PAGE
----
With another heat wave on the horizon, firefighters battling blazes on grassy slopes and deep in forest canyons across the state were in a frantic fight to gain ground.
The biggest battle was going on outside Yosemite National Park, where more than 2,700 firefighters have been lugging hoses and hand tools up rugged forest terrain alongside bulldozers while water- and fire retardant-dropping aircraft roar overhead trying to contain the Ferguson fire.
The fire started July 13 and claimed a firefighter’s life in its first day when a bulldozer tumbled down a hillside during the building of a defensive line. The flames have pushed south and east along a south fork of the Merced River, but along the way they’ve crawled over ridge tops and into groves of dead wood east of Yosemite.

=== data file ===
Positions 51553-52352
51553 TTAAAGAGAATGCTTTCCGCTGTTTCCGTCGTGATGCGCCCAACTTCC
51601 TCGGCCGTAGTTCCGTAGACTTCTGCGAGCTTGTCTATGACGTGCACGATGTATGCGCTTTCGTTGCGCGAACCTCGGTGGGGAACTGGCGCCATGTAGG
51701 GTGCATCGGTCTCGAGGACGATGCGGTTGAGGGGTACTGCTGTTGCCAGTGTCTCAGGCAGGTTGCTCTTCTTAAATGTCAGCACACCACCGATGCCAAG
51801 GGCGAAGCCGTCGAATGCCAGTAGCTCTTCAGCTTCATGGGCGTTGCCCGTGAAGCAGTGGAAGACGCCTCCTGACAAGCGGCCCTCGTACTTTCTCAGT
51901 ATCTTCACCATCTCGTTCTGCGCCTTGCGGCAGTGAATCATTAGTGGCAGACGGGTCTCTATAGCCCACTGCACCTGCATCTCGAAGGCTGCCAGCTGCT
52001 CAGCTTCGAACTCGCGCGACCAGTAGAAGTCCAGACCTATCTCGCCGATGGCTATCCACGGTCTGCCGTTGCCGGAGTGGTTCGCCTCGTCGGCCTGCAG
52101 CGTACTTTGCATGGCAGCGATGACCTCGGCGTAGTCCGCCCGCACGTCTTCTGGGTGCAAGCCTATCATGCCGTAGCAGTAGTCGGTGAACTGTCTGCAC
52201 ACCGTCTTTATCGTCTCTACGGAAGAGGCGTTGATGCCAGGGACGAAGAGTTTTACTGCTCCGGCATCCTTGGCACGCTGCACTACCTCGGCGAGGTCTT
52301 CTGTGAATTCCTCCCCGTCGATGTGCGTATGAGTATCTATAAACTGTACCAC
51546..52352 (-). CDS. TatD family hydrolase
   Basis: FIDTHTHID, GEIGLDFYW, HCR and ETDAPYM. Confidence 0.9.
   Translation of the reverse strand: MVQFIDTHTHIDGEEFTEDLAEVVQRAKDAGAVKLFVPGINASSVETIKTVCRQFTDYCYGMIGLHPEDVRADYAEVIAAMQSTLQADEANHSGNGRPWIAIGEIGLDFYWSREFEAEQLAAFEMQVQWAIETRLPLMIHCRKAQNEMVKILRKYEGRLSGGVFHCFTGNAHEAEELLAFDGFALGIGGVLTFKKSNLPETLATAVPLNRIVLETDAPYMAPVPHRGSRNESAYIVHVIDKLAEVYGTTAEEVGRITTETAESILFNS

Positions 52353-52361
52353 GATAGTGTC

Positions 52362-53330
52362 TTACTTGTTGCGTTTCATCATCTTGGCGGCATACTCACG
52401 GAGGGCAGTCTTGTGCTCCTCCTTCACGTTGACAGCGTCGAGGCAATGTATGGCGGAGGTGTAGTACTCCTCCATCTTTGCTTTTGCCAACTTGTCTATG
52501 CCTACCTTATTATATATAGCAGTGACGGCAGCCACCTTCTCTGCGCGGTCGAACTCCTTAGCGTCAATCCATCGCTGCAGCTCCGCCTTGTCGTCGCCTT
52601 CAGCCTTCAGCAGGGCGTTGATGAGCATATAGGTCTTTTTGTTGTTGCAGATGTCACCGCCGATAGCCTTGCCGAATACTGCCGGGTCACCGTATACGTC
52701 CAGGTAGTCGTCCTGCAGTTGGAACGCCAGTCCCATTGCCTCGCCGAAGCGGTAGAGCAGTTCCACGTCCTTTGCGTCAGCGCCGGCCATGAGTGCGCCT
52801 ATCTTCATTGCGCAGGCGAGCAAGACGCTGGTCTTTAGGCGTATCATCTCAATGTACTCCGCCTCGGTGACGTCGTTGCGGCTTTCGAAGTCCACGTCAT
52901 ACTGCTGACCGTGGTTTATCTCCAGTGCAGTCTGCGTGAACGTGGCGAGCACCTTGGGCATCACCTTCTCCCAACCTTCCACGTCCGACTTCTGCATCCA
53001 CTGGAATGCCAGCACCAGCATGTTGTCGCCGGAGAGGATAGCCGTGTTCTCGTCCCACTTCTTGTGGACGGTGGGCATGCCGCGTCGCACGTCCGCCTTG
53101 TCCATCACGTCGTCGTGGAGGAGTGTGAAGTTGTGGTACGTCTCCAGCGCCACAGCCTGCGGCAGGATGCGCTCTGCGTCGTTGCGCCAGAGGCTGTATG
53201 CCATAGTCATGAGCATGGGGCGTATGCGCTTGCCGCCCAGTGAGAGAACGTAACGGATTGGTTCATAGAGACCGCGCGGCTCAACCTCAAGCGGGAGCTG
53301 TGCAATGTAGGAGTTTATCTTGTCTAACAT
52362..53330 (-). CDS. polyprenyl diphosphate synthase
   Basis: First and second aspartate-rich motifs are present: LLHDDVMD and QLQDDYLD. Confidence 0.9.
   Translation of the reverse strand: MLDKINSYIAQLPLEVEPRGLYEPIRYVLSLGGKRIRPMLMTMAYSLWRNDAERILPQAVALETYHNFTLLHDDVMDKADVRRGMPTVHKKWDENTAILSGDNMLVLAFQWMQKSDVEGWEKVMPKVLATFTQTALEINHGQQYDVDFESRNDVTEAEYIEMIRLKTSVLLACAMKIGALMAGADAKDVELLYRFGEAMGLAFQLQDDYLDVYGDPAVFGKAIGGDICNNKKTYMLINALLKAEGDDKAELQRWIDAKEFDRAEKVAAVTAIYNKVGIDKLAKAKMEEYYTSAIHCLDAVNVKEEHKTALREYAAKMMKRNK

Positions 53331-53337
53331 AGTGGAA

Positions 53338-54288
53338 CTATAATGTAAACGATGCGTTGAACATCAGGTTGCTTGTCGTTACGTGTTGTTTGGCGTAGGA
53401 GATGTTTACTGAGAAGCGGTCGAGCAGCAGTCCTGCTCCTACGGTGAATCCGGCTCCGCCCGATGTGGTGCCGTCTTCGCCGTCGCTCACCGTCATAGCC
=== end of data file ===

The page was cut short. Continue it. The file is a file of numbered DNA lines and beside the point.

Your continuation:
“What we have is a sea of standing dead timber,” said Jacob Welsh, a spokesman assigned to the blaze. “Whenever a tree snag gets fire in it, it could fall down. That catches others on fire. That’s the challenge.”
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